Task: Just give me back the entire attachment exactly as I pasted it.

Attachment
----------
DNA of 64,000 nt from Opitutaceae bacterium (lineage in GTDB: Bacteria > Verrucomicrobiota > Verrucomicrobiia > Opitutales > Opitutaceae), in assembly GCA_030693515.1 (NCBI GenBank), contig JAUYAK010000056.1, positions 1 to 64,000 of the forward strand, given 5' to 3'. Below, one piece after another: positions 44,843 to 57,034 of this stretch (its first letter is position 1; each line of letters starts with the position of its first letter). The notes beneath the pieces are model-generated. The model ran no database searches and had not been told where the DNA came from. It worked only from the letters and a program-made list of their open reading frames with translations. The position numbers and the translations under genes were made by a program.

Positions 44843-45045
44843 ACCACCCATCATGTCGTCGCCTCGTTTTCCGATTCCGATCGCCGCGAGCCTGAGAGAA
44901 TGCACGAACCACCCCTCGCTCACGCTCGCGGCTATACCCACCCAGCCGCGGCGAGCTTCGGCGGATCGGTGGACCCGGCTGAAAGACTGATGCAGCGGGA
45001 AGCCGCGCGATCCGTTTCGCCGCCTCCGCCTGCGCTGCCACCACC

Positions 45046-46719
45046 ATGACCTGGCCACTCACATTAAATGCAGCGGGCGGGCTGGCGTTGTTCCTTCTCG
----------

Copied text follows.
DNA of 64,000 nt from Opitutaceae bacterium (lineage in GTDB: Bacteria > Verrucomicrobiota > Verrucomicrobiia > Opitutales > Opitutaceae), in assembly GCA_030693515.1 (NCBI GenBank), contig JAUYAK010000056.1, positions 1 to 64,000 of the forward strand, given 5' to 3'. Below, one piece after another: positions 44,843 to 57,034 of this stretch (its first letter is position 1; each line of letters starts with the position of its first letter). The notes beneath the pieces are model-generated. The model ran no database searches and had not been told where the DNA came from. It worked only from the letters and a program-made list of their open reading frames with translations. The position numbers and the translations under genes were made by a program.

Positions 44843-45045
44843 ACCACCCATCATGTCGTCGCCTCGTTTTCCGATTCCGATCGCCGCGAGCCTGAGAGAA
44901 TGCACGAACCACCCCTCGCTCACGCTCGCGGCTATACCCACCCAGCCGCGGCGAGCTTCGGCGGATCGGTGGACCCGGCTGAAAGACTGATGCAGCGGGA
45001 AGCCGCGCGATCCGTTTCGCCGCCTCCGCCTGCGCTGCCACCACC

Positions 45046-46719
45046 ATGACCTGGCCACTCACATTAAATGCAGCGGGCGGGCTGGCGTTGTTCCTTCTCG